Preparing for Your Future (And How Holding Investments Inside Your Company Can Help)May 13, 2022
No matter how well your company is doing right now, you always need to turn one eye toward the future.
You’re a business owner.
That means you’ve probably got a good grasp of your current financial situation. You understand the ins and outs of making money and, hopefully, you’re doing reasonably well for yourself.
However, the present is not the only consideration you need to have when running a business.
You also need to look to the future. Because if you’re not saving or investing some of your business's money, you may set yourself up for a rough time when you retire.
To make sure that doesn’t happen, we’ll share the simple technique you need to know so you can prepare for your future.
The Power of Incremental Investments
Incremental investment is a technique that we introduce to many of our clients.
And here’s how it works:
Every week, you withdraw a small incremental amount from your business account. In most cases, this starts at $100. However, you can start higher or lower, depending on how confident you are in your finances.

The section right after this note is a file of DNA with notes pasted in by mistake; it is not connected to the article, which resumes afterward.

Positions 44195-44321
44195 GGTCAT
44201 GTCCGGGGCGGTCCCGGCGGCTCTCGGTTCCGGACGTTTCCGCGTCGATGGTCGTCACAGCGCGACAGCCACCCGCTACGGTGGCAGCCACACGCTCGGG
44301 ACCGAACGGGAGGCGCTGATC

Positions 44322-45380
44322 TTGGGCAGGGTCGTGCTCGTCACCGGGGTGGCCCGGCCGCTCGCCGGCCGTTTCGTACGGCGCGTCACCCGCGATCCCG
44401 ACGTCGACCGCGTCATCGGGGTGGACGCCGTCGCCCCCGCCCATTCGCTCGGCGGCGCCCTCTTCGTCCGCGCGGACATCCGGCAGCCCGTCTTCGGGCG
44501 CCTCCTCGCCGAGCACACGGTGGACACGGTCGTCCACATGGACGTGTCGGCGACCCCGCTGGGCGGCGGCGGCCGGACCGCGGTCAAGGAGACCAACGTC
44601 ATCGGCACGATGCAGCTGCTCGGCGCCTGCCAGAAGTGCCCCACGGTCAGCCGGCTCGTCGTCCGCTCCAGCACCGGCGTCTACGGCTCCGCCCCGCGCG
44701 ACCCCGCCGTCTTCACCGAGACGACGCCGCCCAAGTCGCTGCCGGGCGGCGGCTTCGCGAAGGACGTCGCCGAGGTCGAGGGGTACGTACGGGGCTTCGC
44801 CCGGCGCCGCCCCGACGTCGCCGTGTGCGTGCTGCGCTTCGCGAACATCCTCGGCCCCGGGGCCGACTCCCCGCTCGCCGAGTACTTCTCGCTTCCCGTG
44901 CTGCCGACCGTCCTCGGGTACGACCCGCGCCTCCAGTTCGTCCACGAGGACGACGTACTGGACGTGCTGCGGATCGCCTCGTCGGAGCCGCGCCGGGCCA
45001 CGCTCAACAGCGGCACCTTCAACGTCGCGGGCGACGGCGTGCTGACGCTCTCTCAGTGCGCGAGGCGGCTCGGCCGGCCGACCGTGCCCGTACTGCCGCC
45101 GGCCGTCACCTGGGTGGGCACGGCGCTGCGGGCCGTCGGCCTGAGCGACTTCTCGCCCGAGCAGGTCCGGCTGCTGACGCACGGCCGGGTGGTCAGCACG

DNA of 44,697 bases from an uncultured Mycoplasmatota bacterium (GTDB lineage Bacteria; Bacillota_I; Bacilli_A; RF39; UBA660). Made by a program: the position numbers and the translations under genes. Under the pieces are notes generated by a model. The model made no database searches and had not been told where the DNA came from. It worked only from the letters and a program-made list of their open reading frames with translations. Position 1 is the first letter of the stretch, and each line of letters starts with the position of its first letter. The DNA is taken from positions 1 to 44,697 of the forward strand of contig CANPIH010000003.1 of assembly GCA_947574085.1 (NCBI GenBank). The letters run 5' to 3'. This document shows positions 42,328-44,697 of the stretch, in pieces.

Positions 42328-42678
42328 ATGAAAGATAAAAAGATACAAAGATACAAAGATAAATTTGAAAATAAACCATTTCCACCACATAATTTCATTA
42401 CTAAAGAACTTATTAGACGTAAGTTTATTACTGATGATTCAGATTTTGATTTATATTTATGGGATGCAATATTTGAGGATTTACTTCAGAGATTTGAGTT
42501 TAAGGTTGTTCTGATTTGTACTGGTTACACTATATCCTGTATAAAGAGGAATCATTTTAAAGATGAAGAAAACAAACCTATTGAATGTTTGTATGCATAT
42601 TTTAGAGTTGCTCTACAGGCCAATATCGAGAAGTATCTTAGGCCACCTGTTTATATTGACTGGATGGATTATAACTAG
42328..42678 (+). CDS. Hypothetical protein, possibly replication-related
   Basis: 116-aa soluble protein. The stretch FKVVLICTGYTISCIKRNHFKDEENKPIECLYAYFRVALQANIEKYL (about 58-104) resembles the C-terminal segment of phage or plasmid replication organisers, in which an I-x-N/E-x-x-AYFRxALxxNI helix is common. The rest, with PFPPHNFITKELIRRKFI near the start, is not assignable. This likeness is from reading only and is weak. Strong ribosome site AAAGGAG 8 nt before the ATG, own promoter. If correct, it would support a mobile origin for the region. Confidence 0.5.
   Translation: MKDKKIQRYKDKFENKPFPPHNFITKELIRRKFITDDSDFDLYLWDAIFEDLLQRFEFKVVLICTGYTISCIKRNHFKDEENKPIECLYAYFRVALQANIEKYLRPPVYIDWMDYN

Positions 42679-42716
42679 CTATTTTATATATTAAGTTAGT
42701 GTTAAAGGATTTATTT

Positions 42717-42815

Now, that money exits your business account in the form of a pre-authorized credit that goes straight into an investment account. Pre-authorizing the withdrawal automates it, meaning you don’t have to worry about forgetting to do it each week.
Each deposit into your investment account allows you to take advantage of the compounding effect of the market.
What does that mean?
Let’s look at the reverse example.
You probably have a mortgage on your house. We’ll assume you took that mortgage out over 30 years and you pay $1,000 per month on that mortgage.
What happens if you accelerate that repayment by giving the bank $250 per week instead of $1,000 per month?
You pay your 30-year mortgage off in 27 or 28 years.
Instead of monthly, you make a few extra payments each year by paying weekly. Plus, the interest attached to your lower weekly payments is less than the interest attached to the larger monthly ones. So, you’re eliminating the compound effect of the interest allied to your mortgage.
The same applies to the incremental investment strategy. Only now, you’re making interest work in your favour.
Let’s say you put your first $100 into your investment account.
That $100 sits in the account and collects interest until the following week when you add another $100. You now have $200 of your money, plus the small amount of interest you’re initial $100 generated.
Next week, you add another $100. That makes $300, plus a little more interest on top.
Over time, the money in your account keeps building up. And with each week, you’re earning interest on the funds you add and interest on the interest you’ve already generated. Thus, you get a compounding effect where each weekly addition has a slightly more significant impact.
Eventually, you get to a point where the interest generated on your savings earns you almost as much as the money you put into the account.
That’s compound interest in a nutshell.